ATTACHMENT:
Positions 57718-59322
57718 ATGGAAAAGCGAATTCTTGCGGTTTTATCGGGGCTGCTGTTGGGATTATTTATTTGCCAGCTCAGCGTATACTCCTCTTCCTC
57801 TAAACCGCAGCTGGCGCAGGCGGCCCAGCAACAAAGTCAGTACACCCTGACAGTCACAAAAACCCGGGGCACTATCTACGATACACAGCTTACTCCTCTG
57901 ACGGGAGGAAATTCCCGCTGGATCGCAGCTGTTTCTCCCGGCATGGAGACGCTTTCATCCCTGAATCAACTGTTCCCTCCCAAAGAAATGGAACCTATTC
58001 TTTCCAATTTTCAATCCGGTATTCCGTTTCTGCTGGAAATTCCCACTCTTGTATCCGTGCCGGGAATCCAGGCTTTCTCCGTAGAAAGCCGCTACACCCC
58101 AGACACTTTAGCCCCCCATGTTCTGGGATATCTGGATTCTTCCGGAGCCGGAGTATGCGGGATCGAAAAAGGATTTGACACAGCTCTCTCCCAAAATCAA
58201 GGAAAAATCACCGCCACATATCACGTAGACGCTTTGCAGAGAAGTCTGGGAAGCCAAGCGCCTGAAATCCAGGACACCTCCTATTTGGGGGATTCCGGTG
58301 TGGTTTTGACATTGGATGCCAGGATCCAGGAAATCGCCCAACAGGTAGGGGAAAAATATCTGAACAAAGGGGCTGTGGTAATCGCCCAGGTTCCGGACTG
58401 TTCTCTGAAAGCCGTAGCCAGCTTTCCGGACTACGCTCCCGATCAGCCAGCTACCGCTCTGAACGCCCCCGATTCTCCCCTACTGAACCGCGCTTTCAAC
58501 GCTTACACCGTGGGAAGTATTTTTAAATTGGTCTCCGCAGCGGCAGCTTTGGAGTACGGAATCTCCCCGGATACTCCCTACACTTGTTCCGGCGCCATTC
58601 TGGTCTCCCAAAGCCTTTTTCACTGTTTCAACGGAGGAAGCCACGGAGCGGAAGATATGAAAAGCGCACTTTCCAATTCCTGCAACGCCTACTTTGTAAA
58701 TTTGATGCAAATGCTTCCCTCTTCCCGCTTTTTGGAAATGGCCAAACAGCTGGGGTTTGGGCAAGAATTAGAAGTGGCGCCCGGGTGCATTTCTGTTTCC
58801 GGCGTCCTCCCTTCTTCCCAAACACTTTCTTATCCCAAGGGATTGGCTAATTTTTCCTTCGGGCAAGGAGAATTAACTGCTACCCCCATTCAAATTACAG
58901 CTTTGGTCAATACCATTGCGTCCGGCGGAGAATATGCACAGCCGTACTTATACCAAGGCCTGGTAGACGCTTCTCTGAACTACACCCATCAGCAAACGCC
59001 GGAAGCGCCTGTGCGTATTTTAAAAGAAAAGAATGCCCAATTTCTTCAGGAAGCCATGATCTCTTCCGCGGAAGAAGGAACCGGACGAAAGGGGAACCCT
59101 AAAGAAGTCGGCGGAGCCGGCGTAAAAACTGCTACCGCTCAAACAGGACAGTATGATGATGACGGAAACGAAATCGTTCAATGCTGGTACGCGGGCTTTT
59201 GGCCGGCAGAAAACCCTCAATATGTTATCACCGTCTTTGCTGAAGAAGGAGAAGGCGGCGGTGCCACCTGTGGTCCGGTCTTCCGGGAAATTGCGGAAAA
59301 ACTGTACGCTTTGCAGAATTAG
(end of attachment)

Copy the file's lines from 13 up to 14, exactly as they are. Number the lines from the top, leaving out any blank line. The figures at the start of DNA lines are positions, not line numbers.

58801 GGCGTCCTCCCTTCTTCCCAAACACTTTCTTATCCCAAGGGATTGGCTAATTTTTCCTTCGGGCAAGGAGAATTAACTGCTACCCCCATTCAAATTACAG
58901 CTTTGGTCAATACCATTGCGTCCGGCGGAGAATATGCACAGCCGTACTTATACCAAGGCCTGGTAGACGCTTCTCTGAACTACACCCATCAGCAAACGCC